Denmark has approved a plan to build an artificial island in the North Sea that will be a hub to hundreds of offshore wind turbines, 260m tall, that will generate 10GW, enough energy for 10 million households. The first stage will be the size of 18 soccer pitches, for 3GW, costing €29bn ($34bn), and should be operational by around 2033. Writing for the World Economic Forum, Douglas Broom says that the ultimate goal of 10GW should be more than enough for the whole of Denmark. The spare capacity will be used both to sell on to other nations and to create green hydrogen from sea water. Large batteries on the island will also be used to store surplus electricity. The sheer scale of the project can be a driver for multiple technologies and a model for other coastal nations as global offshore wind installations continue to rise. Ambitious projects like this are needed if the EU wants to hit its renewable electricity targets and increase offshore wind energy capacity 25-fold by 2050. Broom ends by quoting the Chairman of Ørsted, the wind farm major, as saying that offshore wind should also be seen as an opportunity to work with other ocean-based sectors like mariculture and fisheries.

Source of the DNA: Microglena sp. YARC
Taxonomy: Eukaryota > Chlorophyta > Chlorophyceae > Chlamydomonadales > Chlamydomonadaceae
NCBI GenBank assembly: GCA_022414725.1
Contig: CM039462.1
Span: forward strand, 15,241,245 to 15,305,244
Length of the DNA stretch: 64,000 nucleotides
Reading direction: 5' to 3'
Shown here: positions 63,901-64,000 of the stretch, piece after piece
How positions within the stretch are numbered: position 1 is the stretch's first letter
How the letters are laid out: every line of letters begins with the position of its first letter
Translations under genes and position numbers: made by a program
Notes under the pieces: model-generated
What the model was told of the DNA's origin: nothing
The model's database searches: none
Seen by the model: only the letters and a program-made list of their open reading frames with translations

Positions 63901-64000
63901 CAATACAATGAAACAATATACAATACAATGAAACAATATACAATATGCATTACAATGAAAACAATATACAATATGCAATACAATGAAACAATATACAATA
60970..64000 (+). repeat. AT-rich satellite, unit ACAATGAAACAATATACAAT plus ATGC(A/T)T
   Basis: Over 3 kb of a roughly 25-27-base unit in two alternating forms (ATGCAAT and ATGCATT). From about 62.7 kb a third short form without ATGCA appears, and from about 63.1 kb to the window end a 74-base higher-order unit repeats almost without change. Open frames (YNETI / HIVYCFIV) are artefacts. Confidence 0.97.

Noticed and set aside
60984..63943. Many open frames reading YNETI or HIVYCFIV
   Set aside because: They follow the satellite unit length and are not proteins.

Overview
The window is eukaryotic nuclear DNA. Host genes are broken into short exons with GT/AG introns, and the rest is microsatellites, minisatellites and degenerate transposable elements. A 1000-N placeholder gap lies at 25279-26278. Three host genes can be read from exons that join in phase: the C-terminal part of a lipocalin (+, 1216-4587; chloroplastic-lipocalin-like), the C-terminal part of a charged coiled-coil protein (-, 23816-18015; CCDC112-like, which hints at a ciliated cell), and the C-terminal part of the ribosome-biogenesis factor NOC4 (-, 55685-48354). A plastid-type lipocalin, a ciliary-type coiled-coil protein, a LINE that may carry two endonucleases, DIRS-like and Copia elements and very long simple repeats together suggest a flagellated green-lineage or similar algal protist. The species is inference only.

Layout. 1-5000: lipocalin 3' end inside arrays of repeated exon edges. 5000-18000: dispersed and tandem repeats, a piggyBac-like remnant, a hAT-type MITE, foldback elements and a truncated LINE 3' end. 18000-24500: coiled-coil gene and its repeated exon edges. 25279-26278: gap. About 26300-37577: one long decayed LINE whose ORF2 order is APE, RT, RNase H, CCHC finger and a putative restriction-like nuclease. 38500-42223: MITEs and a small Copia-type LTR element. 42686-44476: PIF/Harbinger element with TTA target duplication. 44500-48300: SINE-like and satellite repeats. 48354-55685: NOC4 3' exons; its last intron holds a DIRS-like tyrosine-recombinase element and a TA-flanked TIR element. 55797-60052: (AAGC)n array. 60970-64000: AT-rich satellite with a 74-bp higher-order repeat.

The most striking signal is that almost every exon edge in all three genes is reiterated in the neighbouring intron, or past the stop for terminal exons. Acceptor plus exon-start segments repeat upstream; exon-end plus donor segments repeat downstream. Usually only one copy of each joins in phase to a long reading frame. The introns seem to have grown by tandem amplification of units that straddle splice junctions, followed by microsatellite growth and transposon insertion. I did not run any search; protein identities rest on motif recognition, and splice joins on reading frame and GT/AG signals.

Energy Post 10th March 2021 read more »